Born in: United States
Lives in: NYC
Education: Master of Fine Arts Yale University; Bachelor of Fine Arts Maryland Institute College of Art
Media: Painting
Describe your work in 3 words: Queer Punchinello Narratives
See More Work: http://patrick-webb.com | https://www.gf.org/fellows/all-fellows/patrick-webb | https://www.visualaids.org/artists/detail/patrick-webb | http://ricepolakgallery.com/artist/patrick-webb
Tinker Tailor: Burglar, Boxer, Baker, Preacher, Writer, Politician, Crook, - Oil on linen 60 x 180 in.
CFA: What themes does your work deal with? 
P.M.W.:  Identity, pictorial dynamics, narrative, queerness
CFA: Describe your creative process.
P.M.W.: I work in series. Sometimes as a continuous narrative, sometimes as a theme, I work in various sizes and mostly with oil paint on oil primed linen either stretched or mounted on board. I sometimes work from observation in preparation and sometimes for the finished painting. I draw a lot before and during the process of making a painting. Larger work requires more work ahead of time including underpainting and color studies.
CFA: What influences your art? What inspires you? Why do you make art?
P.M.W.:  I make art because I cannot help it. The poet Stanley Kunitz used to say that being a poet was an affliction. I think so with painting but would add it is a divine way to spend one's life. I am inspired by the long history of painting, music, poetry, and writing.
CFA: What is art? What makes a piece of art great?
P.M.W.: Gadamer said it better than I: The encounter with art belongs within the process of integration given to human life which stands within traditions. Indeed, it is even a question whether the special contemporaneity of the work of art does not consist precisely of this: that it stands open to limitless way to ever new integrations. The creator of the work may intend a particular public of his time, but the real being (my emphasis) of a work is what it.
CFA: What is the role of the artist today? 
P.M.W.: Art shows us who we are.

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Q&A with Anna Caruso

" The sense of my work is portrayed through a continuous dialogue woven between memory, space and time perception, in a dimension of quantum uncertainty. My aim is analyzing the structure of memory, as a perception and post-rebuilding of reality and as a neural connection within the human brain."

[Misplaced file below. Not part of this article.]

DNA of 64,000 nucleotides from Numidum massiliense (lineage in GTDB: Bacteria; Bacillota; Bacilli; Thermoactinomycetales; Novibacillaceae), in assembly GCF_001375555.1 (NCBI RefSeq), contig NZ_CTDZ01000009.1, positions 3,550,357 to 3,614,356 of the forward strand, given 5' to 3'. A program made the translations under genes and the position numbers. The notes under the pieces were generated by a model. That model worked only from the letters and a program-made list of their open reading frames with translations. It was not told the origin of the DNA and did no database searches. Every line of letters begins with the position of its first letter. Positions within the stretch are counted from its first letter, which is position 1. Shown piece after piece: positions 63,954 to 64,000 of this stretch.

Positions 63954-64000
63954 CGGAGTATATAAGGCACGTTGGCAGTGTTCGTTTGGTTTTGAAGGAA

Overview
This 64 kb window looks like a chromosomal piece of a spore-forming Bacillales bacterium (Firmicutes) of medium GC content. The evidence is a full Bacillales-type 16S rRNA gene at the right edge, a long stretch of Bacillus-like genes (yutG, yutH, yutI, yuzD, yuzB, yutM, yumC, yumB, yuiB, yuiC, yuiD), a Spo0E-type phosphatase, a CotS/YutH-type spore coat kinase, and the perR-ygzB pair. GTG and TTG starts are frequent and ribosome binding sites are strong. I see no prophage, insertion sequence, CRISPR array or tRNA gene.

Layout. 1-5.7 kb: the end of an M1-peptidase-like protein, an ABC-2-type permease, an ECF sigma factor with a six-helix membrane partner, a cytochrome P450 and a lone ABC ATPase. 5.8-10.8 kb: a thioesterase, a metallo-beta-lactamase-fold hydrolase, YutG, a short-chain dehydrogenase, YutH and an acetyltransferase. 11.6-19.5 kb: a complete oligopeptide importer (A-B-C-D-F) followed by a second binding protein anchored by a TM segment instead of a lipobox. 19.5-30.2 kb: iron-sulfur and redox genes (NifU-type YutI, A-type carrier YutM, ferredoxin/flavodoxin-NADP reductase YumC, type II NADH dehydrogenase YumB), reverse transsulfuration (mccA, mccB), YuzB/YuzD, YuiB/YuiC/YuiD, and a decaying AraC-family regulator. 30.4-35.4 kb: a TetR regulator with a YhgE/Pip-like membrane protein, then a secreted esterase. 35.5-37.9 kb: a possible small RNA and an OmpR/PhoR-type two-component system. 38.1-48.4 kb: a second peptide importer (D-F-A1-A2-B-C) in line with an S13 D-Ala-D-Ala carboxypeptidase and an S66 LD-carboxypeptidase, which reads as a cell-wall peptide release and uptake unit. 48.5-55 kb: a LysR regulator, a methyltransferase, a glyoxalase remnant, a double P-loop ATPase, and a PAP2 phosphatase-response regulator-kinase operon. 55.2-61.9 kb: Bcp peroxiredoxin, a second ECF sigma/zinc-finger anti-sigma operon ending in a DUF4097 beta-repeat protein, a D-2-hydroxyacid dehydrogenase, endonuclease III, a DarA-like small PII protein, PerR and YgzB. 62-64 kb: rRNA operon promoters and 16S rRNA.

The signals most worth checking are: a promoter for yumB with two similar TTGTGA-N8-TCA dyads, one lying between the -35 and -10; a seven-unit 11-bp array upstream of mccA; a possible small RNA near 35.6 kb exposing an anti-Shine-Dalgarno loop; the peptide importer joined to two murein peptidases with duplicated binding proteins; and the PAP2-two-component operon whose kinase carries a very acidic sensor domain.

Abito Uno Specchio Deformante - Acrylic on canvas 80 x 150 cm
Born in: 1980, Italy
Lives in: Milan, Italy
Education: Graduation of Fine Arts and Restoration from Academy of Fine Arts of Bergamo, Italy
Media: Painting
Describe your work in 3 words: Pictorial, different, quantum
See More Work: http://www.annacaruso.it
Senza Domande Si Apre Il Bosco - Acrylic on canvas 50 x 50 cm
CFA: What themes does your work deal with?
A.C.:  I want to investigate the human perception of time and memory's recreation mechanisms by combining figures and mental spaces. I use overlapping and colors transparency to simulate a false memory on the canvas. The observer is invited to create his own feelings, freely and independently, inside the white portion.For this purpose, the painted portion creates disorder of thought, with unstructured figures and disorientated signs. I usually use my paintings to express, explore, and question ideas about identity.
CFA: Describe your creative process.
A.C.:  Nearly everything starts with an idea that I put down in my notebook -a paragraph, a sketch, a fragment, a photo. I write as much as necessary to get the idea down. Obviously, my work is a continuous development and refinement of previous research and themes. I'm always amazed by artists who are able to look at a work and say'It's done now. I've never been able to do that. I work in series of paintings, so I'm always thinking the groups could be exhaustive. Everything is always evolving.